Moscow Mitch McConnell loathes his new sobriquet, possibly because it's the one nickname that he's truly earned, that hits the closest to the truth. Every week there's a new revelation about something he's done to further Russian interests over the nation's, or even his own constituents'. Like this story from the Daily Beast detailing how this year McConnell has steered Treasury funds to that infamous Kremlin-connected aluminum mill being built in Kentucky while blocking Treasury funds from health care and pensions for coal miners there.
Before the August recess, McConnell blocked a measure sponsored by Sen. Joe Manchin, West Virginia Democrat, to use fees the Treasury Department has collected from coal companies to secure coal miners' pensions and health care plans. These are fees collected to mitigate the environmental and social damage mining has created in communities. Manchin wanted the excess funds in the pot to go the coal miners’ health and financial security. McConnell blocked his amendment, saying he wanted a more permanent fix instead. In a statement after McConnell killed his plan, Manchin said, "There are amendments that benefit Americans and West Virginians that are being blocked by one person: Mitch McConnell. […] He is the sole person that is blocking a vote on my amendment to … secure coal miners' health care and pensions, even though it has bipartisan support and would better the lives of every West Virginian, Kentuckian and American." When Joe Manchin is calling McConnell out by name, you know things have gotten extreme.
In part that's because it's much worse than just this one amendment that he blocked. McConnell has paved the way for $4 million in very similar Treasury money to build that Russian-backed aluminum plant in Kentucky. That money was part of a $90 million allocation to the Department of the Interior "to help three Appalachian states cope with the impact of a declining coal industry." Pensions and health care for miners would qualify as something that kind of money should go to. Helping Russian oligarchs, not so much.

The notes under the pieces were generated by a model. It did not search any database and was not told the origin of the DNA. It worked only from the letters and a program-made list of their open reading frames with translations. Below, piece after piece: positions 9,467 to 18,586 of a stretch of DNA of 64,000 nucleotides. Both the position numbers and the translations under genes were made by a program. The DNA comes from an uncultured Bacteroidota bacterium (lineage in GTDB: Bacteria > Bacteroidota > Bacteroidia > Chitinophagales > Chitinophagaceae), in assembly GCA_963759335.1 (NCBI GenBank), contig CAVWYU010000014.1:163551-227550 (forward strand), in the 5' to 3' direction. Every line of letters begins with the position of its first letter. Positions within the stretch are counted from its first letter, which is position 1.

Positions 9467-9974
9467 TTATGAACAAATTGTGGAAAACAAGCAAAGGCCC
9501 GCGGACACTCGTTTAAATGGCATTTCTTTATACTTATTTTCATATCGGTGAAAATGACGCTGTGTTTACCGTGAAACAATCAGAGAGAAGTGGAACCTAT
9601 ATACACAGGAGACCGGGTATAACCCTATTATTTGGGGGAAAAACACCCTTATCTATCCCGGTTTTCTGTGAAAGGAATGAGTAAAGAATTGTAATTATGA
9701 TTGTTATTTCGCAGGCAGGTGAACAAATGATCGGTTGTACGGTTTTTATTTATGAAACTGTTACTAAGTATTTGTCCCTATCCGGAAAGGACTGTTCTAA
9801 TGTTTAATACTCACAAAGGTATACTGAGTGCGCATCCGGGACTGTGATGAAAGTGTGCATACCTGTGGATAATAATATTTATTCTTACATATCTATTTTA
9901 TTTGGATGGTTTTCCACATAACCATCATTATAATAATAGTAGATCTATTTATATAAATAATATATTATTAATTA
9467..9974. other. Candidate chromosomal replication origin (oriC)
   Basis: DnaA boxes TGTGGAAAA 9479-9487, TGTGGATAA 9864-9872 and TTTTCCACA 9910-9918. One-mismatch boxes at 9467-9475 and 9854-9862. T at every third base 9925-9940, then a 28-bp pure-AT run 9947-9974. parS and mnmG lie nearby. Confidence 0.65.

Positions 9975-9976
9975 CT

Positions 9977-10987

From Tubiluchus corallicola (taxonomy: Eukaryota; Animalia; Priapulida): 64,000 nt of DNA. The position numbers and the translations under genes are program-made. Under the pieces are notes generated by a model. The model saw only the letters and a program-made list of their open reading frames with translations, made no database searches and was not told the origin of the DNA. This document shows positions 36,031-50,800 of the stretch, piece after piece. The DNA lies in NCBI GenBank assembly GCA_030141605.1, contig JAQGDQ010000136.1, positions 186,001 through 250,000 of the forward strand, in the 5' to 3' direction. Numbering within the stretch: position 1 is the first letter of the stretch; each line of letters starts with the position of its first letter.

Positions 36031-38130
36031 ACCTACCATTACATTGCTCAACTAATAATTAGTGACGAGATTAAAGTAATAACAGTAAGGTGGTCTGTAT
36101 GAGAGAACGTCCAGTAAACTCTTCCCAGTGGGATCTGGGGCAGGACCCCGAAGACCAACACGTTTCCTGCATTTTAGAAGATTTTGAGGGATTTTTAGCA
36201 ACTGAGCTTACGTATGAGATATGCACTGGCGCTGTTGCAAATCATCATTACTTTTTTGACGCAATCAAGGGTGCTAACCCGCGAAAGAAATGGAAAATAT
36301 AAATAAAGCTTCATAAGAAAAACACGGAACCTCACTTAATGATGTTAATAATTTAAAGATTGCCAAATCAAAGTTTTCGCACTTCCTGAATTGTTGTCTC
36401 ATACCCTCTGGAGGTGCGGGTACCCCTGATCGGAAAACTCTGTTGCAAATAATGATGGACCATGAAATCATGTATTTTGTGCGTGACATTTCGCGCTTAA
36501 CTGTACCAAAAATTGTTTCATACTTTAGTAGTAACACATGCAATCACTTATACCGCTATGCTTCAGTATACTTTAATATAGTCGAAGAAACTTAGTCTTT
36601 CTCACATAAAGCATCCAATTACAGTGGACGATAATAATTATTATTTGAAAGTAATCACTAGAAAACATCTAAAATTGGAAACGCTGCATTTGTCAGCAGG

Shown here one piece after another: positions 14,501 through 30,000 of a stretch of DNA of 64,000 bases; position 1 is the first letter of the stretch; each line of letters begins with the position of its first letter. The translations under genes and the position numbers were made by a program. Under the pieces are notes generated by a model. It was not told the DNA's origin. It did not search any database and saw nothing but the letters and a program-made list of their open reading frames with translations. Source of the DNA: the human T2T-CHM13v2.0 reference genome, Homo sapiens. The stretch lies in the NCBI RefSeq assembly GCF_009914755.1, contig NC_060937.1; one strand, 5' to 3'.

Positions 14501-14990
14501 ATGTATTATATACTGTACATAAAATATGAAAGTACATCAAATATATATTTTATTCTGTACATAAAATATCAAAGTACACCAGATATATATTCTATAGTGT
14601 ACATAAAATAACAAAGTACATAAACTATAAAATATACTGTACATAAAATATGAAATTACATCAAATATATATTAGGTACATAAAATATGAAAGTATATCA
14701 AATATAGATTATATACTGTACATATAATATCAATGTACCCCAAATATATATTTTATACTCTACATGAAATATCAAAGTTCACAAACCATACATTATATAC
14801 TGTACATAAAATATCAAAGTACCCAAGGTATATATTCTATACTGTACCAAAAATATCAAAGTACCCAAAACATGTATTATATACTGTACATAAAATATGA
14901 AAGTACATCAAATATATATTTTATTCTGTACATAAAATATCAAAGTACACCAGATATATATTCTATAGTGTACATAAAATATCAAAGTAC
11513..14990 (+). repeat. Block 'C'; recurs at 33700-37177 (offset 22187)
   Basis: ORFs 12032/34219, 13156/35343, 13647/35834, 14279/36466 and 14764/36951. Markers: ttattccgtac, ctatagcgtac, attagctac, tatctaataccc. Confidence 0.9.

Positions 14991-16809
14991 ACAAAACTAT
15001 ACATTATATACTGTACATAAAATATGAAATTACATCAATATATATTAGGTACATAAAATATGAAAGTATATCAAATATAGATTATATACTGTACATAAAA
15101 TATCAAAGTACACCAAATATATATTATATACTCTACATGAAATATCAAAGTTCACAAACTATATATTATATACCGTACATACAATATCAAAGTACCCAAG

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McConnell cleared the way for the $4 million payout to the Kentucky company, Braidy Industries, that has partnered with Russian company Rusal to build the plant. "It is not clear when talks between Braidy Industries and Rusal began, but two sources with direct knowledge of the $4 million payout said McConnell went to bat for the applicants during the internal review process and was instrumental in helping them secure the federal funding," the Daily Beast reports. Two firms that have a contract with Braidy, EastPark Industrial and Ashland Alliance, applied for the money in November 2017, saying it would pay for "general sewer and road repair on 204 acres of land" and "infrastructure improvements." The money was awarded last October, and in March of this year the companies "confirmed that the $4 million would not go to funding general repairs but would instead go prepping for construction on the aluminum plant." The aluminum plant that even the Kremlin seems to have its tentacles on.
The coal miners of Kentucky are well aware of at least part of the story—that McConnell blocked funds they desperately need. And all of McConnell's behind-closed-doors promises that he'll take care of them are wearing thin. In a recent speech, Cecil Roberts, president of the United Mine Workers of America, made that clear. "Coal miners understand something—when people tell us 'we're going to pass legislation' […] we don't believe it. […] Anyone who understands how Congress works knows that that's a fight." It's a fight they go into with some trepidation, because he's a bully. "Several miners who spoke to The Daily Beast said they felt McConnell had blocked the funding for pensions because some of the union members had decided to support his 2014 election opponent, Alison Lundergan Grimes."
Their reluctance to take him head-on might fade when it sinks in that he chose to engineer funding to pave the way for Russia to be embedded in the state at the same time as he was blocking a boost to their pension funds.